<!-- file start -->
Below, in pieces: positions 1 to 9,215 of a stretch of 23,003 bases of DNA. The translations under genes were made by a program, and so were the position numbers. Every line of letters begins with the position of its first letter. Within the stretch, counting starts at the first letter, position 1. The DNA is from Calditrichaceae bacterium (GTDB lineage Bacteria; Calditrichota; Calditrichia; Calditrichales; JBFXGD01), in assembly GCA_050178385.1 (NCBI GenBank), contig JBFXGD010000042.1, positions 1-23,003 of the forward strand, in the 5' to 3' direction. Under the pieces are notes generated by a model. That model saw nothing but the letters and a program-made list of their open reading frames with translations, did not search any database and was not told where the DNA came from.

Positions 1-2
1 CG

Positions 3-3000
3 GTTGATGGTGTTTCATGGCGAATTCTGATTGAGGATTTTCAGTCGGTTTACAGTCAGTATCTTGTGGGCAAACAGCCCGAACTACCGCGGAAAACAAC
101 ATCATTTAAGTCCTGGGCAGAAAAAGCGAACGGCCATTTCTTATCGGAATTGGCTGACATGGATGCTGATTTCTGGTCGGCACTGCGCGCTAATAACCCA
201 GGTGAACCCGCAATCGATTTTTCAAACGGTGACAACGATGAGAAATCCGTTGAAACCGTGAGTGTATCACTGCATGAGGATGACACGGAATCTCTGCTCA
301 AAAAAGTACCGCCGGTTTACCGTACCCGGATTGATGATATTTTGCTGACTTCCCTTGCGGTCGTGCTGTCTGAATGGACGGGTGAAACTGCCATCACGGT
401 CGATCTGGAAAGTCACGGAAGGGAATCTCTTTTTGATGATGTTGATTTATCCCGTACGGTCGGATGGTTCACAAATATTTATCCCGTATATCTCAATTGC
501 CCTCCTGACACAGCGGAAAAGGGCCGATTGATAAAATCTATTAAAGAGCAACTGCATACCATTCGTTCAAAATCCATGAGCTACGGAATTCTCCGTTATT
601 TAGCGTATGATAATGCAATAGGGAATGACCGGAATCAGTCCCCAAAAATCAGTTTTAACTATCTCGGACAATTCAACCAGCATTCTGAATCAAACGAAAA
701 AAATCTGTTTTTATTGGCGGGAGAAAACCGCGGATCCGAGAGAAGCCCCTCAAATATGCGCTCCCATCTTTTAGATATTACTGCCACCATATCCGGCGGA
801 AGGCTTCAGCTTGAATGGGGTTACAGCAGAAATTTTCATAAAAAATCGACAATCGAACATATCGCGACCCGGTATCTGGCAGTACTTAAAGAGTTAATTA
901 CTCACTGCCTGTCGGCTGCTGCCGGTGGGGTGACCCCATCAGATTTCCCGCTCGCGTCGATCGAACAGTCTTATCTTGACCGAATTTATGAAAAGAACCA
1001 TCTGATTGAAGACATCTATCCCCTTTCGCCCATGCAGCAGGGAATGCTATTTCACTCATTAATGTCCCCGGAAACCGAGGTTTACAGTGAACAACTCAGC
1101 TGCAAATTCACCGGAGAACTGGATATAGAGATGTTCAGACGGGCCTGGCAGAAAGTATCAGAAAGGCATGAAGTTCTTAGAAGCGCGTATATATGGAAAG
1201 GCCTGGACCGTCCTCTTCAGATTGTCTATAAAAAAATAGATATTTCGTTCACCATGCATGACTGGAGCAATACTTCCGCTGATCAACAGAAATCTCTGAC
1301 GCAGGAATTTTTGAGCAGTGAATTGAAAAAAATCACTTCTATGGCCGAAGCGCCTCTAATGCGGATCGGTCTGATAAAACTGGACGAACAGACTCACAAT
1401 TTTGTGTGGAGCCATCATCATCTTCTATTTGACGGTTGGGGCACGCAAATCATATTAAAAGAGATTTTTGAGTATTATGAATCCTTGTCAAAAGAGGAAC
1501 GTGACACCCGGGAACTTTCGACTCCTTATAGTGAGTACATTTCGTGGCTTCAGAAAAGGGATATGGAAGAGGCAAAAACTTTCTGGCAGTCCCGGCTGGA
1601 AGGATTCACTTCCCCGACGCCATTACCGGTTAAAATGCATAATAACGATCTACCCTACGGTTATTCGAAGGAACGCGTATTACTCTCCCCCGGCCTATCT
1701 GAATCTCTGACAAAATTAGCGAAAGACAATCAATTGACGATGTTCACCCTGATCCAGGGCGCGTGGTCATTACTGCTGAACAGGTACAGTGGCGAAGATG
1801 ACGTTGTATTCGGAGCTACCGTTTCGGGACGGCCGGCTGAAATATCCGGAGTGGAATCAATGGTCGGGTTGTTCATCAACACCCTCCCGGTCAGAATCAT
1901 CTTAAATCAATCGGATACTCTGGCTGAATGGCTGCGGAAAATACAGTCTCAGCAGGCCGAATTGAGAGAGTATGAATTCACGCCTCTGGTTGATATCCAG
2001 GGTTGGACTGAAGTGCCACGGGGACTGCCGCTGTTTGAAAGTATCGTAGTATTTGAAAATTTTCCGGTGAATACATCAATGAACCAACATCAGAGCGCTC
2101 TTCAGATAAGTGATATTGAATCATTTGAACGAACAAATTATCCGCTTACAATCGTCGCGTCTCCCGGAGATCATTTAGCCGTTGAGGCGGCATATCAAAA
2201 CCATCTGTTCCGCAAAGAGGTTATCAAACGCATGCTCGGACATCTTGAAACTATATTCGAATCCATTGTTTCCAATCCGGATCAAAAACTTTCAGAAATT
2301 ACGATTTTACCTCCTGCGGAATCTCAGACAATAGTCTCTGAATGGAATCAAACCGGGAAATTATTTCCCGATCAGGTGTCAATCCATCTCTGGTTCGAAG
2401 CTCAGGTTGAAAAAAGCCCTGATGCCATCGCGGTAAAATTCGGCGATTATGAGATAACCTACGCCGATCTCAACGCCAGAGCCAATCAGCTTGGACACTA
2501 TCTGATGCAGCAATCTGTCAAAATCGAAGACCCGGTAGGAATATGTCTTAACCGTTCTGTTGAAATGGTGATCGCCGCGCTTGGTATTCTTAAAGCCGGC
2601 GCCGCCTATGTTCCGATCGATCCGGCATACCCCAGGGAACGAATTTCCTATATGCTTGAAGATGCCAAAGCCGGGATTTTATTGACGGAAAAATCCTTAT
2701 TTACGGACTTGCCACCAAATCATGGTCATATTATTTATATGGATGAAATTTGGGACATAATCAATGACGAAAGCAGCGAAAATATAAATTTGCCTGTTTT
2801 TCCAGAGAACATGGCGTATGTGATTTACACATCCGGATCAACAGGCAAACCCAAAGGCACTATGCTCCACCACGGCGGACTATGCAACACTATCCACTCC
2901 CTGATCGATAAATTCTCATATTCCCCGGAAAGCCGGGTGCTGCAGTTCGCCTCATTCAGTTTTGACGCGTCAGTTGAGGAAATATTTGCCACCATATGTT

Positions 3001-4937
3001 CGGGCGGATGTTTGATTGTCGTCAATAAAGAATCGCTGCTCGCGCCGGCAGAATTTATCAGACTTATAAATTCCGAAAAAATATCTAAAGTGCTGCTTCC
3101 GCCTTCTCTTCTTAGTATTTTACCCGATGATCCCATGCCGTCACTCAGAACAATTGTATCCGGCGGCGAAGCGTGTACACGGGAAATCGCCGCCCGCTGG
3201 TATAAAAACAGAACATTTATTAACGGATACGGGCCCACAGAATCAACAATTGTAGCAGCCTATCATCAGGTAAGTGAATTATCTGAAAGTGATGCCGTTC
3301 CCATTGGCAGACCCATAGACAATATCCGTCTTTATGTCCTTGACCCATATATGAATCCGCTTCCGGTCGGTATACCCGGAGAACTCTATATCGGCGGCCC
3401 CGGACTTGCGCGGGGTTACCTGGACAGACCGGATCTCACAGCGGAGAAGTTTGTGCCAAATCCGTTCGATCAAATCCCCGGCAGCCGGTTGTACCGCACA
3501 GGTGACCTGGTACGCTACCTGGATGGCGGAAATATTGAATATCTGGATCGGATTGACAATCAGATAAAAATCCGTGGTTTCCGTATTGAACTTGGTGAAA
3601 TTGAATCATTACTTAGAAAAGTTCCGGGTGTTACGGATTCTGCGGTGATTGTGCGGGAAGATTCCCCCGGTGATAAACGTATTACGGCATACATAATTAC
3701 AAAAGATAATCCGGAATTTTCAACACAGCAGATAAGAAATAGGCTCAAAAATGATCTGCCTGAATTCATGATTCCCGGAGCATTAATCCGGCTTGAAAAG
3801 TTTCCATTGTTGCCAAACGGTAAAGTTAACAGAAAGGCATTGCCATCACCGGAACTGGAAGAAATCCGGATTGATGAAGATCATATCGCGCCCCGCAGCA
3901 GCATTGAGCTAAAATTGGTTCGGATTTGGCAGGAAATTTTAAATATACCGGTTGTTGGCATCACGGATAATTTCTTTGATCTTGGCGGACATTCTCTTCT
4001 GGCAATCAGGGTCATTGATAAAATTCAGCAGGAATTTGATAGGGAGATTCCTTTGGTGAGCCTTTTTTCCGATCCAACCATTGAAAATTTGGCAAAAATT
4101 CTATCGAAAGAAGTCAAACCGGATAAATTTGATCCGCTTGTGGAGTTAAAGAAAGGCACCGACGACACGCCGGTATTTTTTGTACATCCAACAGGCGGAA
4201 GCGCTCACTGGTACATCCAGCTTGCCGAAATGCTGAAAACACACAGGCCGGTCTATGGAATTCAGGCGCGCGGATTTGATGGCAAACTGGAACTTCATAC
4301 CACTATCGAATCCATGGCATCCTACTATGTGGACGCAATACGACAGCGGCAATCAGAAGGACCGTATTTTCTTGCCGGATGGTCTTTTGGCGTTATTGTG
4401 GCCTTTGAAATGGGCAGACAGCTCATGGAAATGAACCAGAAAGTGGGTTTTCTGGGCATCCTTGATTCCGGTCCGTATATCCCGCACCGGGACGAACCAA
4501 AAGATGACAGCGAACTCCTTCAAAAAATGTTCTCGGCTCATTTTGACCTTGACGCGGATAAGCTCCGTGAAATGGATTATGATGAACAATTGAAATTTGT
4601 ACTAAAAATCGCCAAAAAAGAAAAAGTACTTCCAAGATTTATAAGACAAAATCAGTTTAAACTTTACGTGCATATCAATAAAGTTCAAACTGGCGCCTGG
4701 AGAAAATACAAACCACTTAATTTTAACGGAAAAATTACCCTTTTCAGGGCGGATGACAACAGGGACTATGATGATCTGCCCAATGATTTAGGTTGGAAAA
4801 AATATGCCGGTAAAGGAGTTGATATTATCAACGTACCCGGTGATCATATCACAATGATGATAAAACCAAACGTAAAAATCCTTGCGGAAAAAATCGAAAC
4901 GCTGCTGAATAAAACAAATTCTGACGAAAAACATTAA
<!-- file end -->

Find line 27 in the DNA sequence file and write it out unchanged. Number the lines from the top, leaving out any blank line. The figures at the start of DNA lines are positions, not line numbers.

2201 CCATCTGTTCCGCAAAGAGGTTATCAAACGCATGCTCGGACATCTTGAAACTATATTCGAATCCATTGTTTCCAATCCGGATCAAAAACTTTCAGAAATT